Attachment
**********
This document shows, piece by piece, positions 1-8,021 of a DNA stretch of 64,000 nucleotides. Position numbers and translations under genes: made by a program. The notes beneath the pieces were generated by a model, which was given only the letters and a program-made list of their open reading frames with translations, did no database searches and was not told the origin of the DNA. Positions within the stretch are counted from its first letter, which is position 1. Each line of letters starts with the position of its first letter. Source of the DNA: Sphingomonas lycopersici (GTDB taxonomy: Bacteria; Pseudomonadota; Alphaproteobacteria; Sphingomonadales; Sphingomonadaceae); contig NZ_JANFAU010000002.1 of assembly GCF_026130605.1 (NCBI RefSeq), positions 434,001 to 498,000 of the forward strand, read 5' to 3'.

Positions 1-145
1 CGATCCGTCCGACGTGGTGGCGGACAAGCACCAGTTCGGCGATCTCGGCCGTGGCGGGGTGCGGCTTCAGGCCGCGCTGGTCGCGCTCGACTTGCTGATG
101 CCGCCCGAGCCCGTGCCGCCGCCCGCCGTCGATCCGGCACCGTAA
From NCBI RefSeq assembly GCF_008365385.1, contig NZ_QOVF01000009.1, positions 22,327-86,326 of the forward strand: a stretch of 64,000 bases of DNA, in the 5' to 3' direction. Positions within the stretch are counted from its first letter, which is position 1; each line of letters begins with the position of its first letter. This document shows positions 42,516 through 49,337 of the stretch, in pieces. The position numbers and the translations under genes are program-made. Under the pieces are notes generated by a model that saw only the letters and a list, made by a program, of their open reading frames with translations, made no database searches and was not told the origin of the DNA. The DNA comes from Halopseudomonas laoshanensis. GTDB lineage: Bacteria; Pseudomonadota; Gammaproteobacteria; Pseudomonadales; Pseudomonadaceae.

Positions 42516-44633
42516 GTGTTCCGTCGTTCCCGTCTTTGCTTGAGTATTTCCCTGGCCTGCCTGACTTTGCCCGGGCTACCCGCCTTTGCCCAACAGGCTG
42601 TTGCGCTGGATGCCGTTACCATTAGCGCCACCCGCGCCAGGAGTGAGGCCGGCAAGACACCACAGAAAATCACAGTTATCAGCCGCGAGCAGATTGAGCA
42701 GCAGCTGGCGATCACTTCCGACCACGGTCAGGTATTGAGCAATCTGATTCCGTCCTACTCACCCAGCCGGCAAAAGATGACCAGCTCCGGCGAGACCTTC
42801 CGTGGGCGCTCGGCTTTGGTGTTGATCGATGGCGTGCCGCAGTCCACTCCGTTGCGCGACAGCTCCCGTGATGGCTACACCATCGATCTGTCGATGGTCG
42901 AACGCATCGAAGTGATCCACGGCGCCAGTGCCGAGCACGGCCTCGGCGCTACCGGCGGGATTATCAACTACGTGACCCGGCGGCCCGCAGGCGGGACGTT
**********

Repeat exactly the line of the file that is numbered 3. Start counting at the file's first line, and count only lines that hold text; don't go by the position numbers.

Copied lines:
1 CGATCCGTCCGACGTGGTGGCGGACAAGCACCAGTTCGGCGATCTCGGCCGTGGCGGGGTGCGGCTTCAGGCCGCGCTGGTCGCGCTCGACTTGCTGATG